Morgan Kibby is White Sea, and after returning from a tour as the female vocalist for M83, Kibby sat down and taught herself Pro Tools so that she could write and produce a record entirely on her own. Here, she tells us about the process.
Tell us a little about yourself.
I was born in Alaska and I grew up in San Francisco. I went to the Le Lycée Français de Los Angeles, which is a French school. I played piano classically up until the time I was 15, and I started writing music in my late teens. I kind of had some projects here in L.A. and acted in some short films.
How did you meet Anthony and start working with M83?
My friend is a French director named Eva Husson. She was directing her first feature and Anthony was the composer—that's how they met. She wanted to involve me in the film and asked him if he could use my voice. Ultimately, it didn't work out for the film, but he ended up asking me to come and record Saturdays=Youth with him!
How is your solo work a departure from the music you two worked on?
The biggest departure is that I'm writing and producing everything on my own. Sonically, there are a lot of influences that are specific to me and to what I've been listening to over the past year. I was really inspired by disco, which is this big thing that you won't find a lot of in M83 for sure. ABBA, Donna Summer, the Bee Gees...that's one of the unique things about White Sea.
Maybe disco will have its revival soon.
I hope so! It's the perfect soup of fun and musical challenge: great bass lines, great beats, amazing vocals. I took a lot of inspiration from it.
There is such a diverse sound track-to-track in This Frontier. Was that intentional or was it something that happened organically?
It's something I was concerned with at first. A lot of the time, when people make records, they are totally concerned with the cohesiveness of the sound. I felt really strongly that I didn't want to be constrained by that, mainly because when I tried to bring it all together I lost the original impetus of the inspiration. If I sat down and was like, 'this song has this sound to it, so I have to put that in this song,' it would just kill me. So I had to stop over-thinking it because it made everything I was writing seem subpar. I decided that I love a million different genres of music so I'm just going to go for it and see how it turns out.
So you've got your drama and your dance beats.
I have this bad habit of making sad, heavy music. So I wanted to make some fun songs, too. A lot of times you can make a record to listen to and then you can make a record to tour with. I know after touring with M83, toward the end of our tour we wanted more dance stuff, just because we had fun engaging the audience that way. It was a huge step for me to back away from brooding all of the time.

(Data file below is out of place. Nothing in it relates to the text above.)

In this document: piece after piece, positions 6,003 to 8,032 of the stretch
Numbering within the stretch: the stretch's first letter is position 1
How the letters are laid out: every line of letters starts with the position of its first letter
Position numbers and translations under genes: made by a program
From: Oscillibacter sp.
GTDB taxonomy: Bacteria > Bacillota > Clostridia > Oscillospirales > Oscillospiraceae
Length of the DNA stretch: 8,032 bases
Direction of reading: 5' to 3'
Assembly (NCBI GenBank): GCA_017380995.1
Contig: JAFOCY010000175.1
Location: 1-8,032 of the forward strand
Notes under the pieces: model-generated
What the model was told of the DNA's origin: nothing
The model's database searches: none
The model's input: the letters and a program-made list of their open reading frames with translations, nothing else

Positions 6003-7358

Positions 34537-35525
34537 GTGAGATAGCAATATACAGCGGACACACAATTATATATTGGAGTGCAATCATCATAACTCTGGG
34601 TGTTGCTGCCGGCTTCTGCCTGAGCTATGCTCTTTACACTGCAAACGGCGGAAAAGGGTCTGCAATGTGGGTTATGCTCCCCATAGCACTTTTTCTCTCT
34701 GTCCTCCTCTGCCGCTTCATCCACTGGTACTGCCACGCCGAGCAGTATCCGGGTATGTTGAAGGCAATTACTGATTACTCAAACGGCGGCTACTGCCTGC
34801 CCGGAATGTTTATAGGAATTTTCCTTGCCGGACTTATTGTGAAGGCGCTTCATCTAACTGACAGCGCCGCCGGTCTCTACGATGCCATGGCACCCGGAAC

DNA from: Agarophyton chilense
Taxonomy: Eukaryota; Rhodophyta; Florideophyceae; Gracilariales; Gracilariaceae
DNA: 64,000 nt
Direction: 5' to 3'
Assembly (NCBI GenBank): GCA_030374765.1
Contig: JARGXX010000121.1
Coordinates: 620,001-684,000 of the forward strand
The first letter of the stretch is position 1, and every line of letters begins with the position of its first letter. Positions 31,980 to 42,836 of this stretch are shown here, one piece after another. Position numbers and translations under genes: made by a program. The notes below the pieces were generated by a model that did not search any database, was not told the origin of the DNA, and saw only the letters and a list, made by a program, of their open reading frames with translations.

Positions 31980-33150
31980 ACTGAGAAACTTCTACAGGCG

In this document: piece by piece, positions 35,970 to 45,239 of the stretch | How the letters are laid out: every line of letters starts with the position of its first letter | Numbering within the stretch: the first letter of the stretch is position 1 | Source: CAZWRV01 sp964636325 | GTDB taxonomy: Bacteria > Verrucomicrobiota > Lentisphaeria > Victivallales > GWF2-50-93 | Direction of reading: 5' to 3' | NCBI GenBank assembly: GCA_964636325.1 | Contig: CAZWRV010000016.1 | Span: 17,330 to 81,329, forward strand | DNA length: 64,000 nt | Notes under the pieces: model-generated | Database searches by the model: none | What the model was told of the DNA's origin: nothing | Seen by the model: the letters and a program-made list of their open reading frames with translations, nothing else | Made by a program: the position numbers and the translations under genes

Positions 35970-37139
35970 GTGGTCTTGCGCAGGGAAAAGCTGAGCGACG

You've said writing "Cannibal Love" was a visual experience. What did you mean by that?
I wrote this song towards the end, layering vocals and experimenting using my voice as an instrument. So as I built this song it really conjured up these images of the American West–canyons, the sun setting–which then triggers movie and song references. As I finished the song, I pulled up images from the Internet of the West and I was able to finish crafting the sounds and vocals accordingly.
Where does the name for White Sea come from?
Trying to think of a band name has got to be one of the most annoying, frustrating experiences. I didn't just want to come up with something off the cuff– it had to be meaningful. I looked up my name meaning and this baby website popped up, and it said the meaning of my name is "white sea dweller." So it comes from Celtic origins, and it just made sense. It fits the music.
You sing about teenage dreams in "The Mountaineer." What were you like as a teenager?
I was kind of a misfit I guess. I wasn't popular, and on top of that, in the 10th grade I ended up being home-schooled, so I was pretty much alone. I didn't have very many friends and I just existed in my own universe. I read a lot and I listened to my music.
Hey, it turned out well though!
Ha, I guess so. Being a teenager is rough, man! I loved it and hated it at the same time.
Do you ever revisit songs you wrote during that time?
The songs I wrote back then were so dark and melodramatic! I haven't listened to them in a while, but from what I remember, "cringe-worthy" is an apt description. I spent so much time in books as a teenager, I think I got a little lost and forgot I was growing up in the 1990s, not 1800s. But hey, we all have our own flavor of teen angst.
What did your room look like back then?
I decorated it to look like a forest. My ceiling was a midnight purple color, and I spray-painted all these branches silver and hung them on my wall and draped Christmas lights through them to look like a forest ceiling. I was a romantic.
What about now?
Very, very simple. I live in the tiniest apartment ever. Like, on the face of the planet. There's no room for anything. I have a lot of M83 posters everywhere and my boyfriend has band posters as well. We keep it to music and photographs.
Besides music, what do you enjoy?
I love to cook. I'm kind of a hedonistic gourmande I have to admit. I love to cook lots of dishes full of butter, cream and wine. I love French cuisine and Moroccan food. There's so much amazing food here in L.A. I live right down the block from a small wine and cheese store, which thank God I can't afford to visit everyday or I'd be 1,000 pounds! Did I mention I'm obsessed with cheese?
What about when you're not cooking?
I love to skateboard! Actually, I just broke my elbow skateboarding, which is really frustrating. I love to discover new music, which is totally corny. I love to go to little record shops and just listen to new music.